Dr. Hoy is back in town

August 18 - 20!



Burning the Candle at Both Ends
2.0 CEU Credits

Tuesday, August 18th, 2pm – RCFE Workshop at Hospice Care of the West
9890 Research Drive, Suite 100, Irvine 92618 (map)

Unique Contributions of Pastoral Care in Life's Transitions
1.0 CEU Credit

Tuesday, August 18th, 5:30pm – Clergy/Chaplain Dinner & Workshop at
O'Connor Mortuary
25301 Alicia Pkwy, Laguna Hills, CA 92653 (map)

Spiritual Care at the End of Life
1.0 CEU Credit

         Wednesday, August 19th – Community Workshop at Temple Beth El
2A Liberty, Aliso Viejo, CA 92656 (map)

Today's Memorial Option: Helping Families Make Wise Choices 3.0 CEU Credits
Thursday, August 20th, 8am – Professional and Hospice at
Saddleback Memorial Medical Center
24451 Health Center Dr, Laguna Hills, CA 92653
Basement Level | Conference Room 1 (map)


To register early, email Becky at blomaka@oconnormortuary.com
or call (949) 581-4300 and please specify which workshop you are RSVP'ing for

 
FAITH LEADERS
Motivational Interviewing
Guest lecturer is Renee Sievert, RN, MFT and Master Coach

Please come learn about a useful technique commonly utilized in the therapeutic setting called Motivational Interviewing (MI). We recognize that many of your congregants will turn to you first for help with emotional and mental health issues. This technique will serve you as leaders to your congregations.

You will walk away with:
  • The ability to ask open ended questions
  • The ability to provide affirmations
  • The capacity for reflective listening
  • The ability to periodically provide statement to the client
Breakfast will be served
Wednesday, September 2, 2015
8:00 to 11:00 a.m.
Mission Conference Center, Rooms A&B
26726 Crown Valley Parkway
Mission Viejo

*Free parking (map with instructions) 

Please RSVP by Thursday, August 27, 2015
to Sandy Fant at (949) 364-1400 ext. 5399
or email to sandy.fant@stjoe.org
 
Scholar's Corner
 
Stahl, S. T., & Schulz, R. (2014). Changes in routine health behaviors following late-life bereavement: A systematic review. Journal of Behavioral Medicine, 37(4), 736-755. doi:10.1007/s10865-013-9524-7
 
Sarah Stahl and Richard Schulz from the psychiatry department at University of Pittsburgh have done a  nice job of reviewing recent research literature in the influence of bereavement on the health behaviors of older adults. The authors reviewed what they call six behavioral domains or “modifiable risk factors” that are important for maintaining health: physical activity, nutrition, sleep quality, alcohol consumption, tobacco use, and body weight status. Their review examined 32 research studies published between 1980 and 2011, finding varying levels of effect in the relationship between bereavement and health.
 
For example, the researchers found strong evidence for a link between bereavement and nutritional risk as well as involuntary weight loss; nutritional risk is usually defined in the literature as poor eating habits such as consumption of the wrong food (junk food, highly processed food) or simply not eating enough to maintain weight and vitality. The researchers also found moderate evidence for impaired sleep quality and increased alcohol consumption. The relationship between bereavement and physical activity was unclear in the studies reviewed.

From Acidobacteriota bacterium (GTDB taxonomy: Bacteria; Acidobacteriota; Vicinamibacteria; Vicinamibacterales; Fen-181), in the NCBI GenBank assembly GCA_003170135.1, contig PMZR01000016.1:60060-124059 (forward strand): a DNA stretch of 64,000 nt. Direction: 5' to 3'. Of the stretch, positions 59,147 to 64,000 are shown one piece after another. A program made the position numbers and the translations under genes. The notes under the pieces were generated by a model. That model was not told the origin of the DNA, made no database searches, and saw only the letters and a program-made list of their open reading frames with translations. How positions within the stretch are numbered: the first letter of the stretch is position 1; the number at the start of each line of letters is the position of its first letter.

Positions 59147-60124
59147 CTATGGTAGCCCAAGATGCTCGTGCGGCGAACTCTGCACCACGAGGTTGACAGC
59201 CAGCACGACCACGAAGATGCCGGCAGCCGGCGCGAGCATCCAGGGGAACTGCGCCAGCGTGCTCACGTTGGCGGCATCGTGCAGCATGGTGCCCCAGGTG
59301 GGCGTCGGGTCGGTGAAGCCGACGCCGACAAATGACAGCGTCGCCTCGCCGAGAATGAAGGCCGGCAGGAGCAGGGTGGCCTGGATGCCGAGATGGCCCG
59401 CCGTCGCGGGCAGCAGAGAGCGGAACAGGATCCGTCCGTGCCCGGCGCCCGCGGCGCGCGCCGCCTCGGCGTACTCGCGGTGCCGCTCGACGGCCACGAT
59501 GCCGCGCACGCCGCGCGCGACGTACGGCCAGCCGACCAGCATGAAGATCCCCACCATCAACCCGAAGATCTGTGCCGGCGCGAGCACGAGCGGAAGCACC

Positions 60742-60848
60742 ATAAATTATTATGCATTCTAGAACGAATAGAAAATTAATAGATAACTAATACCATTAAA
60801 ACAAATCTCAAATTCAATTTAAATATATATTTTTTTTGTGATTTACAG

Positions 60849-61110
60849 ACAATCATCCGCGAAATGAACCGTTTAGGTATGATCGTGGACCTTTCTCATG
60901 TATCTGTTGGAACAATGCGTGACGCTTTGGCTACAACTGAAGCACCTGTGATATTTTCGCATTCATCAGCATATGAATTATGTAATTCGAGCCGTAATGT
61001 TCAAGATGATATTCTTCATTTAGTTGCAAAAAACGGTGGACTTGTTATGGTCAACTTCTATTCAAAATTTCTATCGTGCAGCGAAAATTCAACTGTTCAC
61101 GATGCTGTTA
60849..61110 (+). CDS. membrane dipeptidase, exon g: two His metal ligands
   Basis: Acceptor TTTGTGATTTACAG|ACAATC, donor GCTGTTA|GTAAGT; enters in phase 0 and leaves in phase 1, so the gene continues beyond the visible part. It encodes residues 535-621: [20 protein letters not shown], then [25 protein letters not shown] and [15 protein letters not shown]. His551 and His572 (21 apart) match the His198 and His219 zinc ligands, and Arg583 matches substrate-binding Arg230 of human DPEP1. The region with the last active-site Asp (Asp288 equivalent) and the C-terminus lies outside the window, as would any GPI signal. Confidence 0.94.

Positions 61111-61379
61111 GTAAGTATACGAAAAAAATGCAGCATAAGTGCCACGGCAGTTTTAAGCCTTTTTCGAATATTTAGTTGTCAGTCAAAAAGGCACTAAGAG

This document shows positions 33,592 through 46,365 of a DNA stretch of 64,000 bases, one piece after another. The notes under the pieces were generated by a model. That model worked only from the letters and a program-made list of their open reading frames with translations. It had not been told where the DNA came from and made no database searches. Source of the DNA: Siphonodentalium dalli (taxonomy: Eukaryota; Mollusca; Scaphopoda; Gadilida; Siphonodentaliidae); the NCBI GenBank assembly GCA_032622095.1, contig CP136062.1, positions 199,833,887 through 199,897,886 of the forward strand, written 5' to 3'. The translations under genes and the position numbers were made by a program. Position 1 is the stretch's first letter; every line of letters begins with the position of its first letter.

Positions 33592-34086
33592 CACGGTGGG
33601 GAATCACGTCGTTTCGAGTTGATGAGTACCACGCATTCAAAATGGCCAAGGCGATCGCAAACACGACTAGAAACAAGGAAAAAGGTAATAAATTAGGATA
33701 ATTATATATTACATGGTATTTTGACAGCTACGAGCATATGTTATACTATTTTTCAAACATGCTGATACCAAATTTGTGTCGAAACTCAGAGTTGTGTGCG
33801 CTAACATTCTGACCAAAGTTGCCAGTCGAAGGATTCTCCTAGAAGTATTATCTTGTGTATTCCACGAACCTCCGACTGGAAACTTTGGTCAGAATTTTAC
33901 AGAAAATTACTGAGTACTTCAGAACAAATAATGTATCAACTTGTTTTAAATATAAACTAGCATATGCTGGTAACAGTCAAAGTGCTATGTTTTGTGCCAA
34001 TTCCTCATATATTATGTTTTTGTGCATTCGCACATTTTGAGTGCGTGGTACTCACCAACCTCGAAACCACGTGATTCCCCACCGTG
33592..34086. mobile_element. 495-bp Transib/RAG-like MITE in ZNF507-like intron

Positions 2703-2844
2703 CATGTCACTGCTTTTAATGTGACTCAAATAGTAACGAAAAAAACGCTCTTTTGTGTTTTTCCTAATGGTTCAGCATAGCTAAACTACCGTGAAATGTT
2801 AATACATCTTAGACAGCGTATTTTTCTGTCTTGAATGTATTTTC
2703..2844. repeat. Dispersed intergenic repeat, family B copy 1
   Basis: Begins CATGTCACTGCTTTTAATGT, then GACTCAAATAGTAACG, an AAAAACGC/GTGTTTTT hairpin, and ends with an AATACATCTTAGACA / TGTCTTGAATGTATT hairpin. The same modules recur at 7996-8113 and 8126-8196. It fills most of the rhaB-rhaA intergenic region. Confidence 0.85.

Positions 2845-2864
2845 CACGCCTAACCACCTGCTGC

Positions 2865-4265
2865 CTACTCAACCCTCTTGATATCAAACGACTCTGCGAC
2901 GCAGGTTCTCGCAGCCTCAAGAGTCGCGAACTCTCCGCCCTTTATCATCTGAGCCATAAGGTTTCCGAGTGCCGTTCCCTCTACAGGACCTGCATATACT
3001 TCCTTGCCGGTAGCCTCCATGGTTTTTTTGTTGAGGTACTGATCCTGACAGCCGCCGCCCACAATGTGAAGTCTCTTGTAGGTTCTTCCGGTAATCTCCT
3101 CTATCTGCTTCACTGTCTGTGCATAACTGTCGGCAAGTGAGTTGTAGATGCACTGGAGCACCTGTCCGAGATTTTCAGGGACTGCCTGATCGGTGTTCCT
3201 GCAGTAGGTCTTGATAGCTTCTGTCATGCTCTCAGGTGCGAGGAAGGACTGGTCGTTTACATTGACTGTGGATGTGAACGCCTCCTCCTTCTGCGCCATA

Likely of most interest to our readers, however, are the clinical implications of this review. Like the researchers they are, Stahl and Schulz recommend ideas for studies to further examine elements of the relationship between bereavement and physical health. But they also note the importance of attending to physical health in the assessment and intervention of those who interact with bereaved older adults. Few bereavement groups seem to fully address the importance of nutrition, sleep, and exercise and fewer still seem to teach self-management strategies to their participants. With habits of nutrition, rest, and activity having such a profound effect on mental health as well as making such an important contribution to overall physical well-being, we must be the ones who lead the efforts to teach bereaved people how to cook for one, make good food choices, limit unhealthy foods, and interact around healthy food. Perhaps we can even model the behavior in our bereavement groups by replacing high calorie, sweet, fatty commercially-prepared baked goods with healthy snacks like granola bars, apples, bananas, and nuts.
 
Resource Review

On its website, the Dougy Center (www.dougy.org) in Portland, Oregon dubs itself as “The National Center for Grieving Children and Families.” If any group can claim such prominence, it is the Dougy Center. Begun in 1982, it is the oldest peer support center for bereaved children and their families in the United States, and it has served more than 30,000 children, teens, and family members. Their highly-acclaimed training and consultation has launched many dozens of other family bereavement centers around the world and their website is a treasure-trove of helpful information. Perhaps the most helpful aspect of the website is their searchable database of more than 500 other bereavement centers and programs (first item under the tab “Grief Resources.”)
Bookshelf
 
Stillion, J.M. & Attig, T. (2015). Death, dying, and bereavement: Contemporary perspectives, institutions, and practices. New York: Springer Publishing.
 
In 27 chapters, two of the pioneers of the field of thanatology (death, dying, and bereavement) have woven together history of the movement with much of the current thinking in the field. In this volume, they have drawn on the clinical scholarship and wisdom of some of the world’s leading luminaries in the field, including Kenneth Doka, Therese Rando, Robert Neimeyer, J. William Worden, Sandra Bertman, Tony Walter, and Jack Jordan. Whatever one is looking for in a survey of the field, it will be found here. Though the “list price” is US $ 75, enterprising shoppers can find copies on the internet for about $ 55.